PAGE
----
Strengthening Anti-Violence Against Women and Their Children
(RA 9262) through the.Â Sharica Go-Tan case: Can parents in-law
commit violation of RA 9262?
Since its passage on 08 March 2004, violation of RA 9262 was seen to be committed only by anyÂ person against a
woman who isÂ his wife, former wife, or against a woman with whom the personÂÂ has or had a sexual or dating relationship,
or with whom heÂ has a common child, or against herÂÂ child whether legitimate or illegitimate. Until this was challenged by
The Sharica Go-Tan case is an interesting case because the Court surgically looked into the law toÂ uphold its real
intent, whichÂ is to protect women from abusive relationships. The Court masterfullyÂ laid that there can be conspiracy,
in this case amongÂ spouse and other family members, under RA 9262.
What happened in this case?
In 1999, Sharica and Steven were married. They had two daughters. But in 2005, Sharica filed a PetitionÂ for the
Issuance ofÂ a Temporary Protective Order (TPO) against Steven and her parents-in-law, Perfecto and Juanita before the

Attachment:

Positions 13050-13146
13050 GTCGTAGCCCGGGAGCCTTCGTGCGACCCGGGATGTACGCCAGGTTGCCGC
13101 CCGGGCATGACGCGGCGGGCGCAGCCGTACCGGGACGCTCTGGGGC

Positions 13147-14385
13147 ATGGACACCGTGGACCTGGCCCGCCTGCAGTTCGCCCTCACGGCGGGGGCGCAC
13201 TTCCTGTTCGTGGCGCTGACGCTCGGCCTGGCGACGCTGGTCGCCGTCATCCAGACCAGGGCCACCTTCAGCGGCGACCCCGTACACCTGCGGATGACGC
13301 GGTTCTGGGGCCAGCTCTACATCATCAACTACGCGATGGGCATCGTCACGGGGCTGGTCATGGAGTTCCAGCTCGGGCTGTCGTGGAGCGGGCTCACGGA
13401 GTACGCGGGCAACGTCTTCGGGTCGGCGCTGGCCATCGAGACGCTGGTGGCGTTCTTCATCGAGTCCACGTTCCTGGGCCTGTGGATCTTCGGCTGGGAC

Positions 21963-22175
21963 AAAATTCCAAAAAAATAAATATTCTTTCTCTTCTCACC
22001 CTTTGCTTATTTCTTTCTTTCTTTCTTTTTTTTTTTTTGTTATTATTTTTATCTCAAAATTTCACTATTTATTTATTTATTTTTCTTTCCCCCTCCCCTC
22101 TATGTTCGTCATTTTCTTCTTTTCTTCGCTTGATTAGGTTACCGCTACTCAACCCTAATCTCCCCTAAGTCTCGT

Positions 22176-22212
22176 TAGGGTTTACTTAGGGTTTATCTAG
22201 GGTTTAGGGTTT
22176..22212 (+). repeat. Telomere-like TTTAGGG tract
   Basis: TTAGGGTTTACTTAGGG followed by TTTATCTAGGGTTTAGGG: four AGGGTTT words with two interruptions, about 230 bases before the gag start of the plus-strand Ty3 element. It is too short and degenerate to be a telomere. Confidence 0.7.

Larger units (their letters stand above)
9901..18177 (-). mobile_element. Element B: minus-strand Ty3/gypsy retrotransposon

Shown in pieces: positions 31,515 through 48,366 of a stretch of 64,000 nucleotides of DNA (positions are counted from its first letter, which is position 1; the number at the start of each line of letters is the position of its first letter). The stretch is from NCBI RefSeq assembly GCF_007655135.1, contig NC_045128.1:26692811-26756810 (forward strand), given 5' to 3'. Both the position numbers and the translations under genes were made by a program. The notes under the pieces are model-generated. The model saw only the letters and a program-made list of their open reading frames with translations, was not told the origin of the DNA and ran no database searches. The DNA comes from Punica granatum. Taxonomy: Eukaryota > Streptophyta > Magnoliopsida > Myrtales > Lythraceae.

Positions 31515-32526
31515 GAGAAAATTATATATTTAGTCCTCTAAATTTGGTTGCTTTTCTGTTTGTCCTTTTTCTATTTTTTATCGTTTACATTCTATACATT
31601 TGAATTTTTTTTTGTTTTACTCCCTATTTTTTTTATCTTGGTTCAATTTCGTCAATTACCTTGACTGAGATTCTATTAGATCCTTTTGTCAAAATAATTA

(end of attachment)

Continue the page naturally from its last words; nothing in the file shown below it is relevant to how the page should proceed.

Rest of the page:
Regional Trial Court. Â She alleged that Steven, in conspiracy with Perfecto and Juanita, were causing verbal,
psychological and economic abuses uponÂ her in violation of certain provisions the Anti-Violence Against Women
and Their Children Act of 2004 (Republic Act 9262).
Perfecto and Juanita contended that the RTC lacked jurisdiction over their persons since, as parents-in-law of
the petitioner,Â they were not covered by R.A. No. 9262.
Sharica asserted before the court that they were covered by R.A. No. 9262 under a liberal interpretation of the
law which is aimedÂ at promoting the protection and safety of victims of violence.
Is Sharica correct? May Perfecto and Juanita be included in the petition for the issuance of a Protective Order
under RA 9262?